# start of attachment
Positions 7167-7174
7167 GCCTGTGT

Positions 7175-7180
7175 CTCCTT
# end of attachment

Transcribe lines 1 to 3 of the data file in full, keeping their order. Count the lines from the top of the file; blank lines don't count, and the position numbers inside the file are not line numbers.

Positions 7167-7174
7167 GCCTGTGT

Positions 7175-7180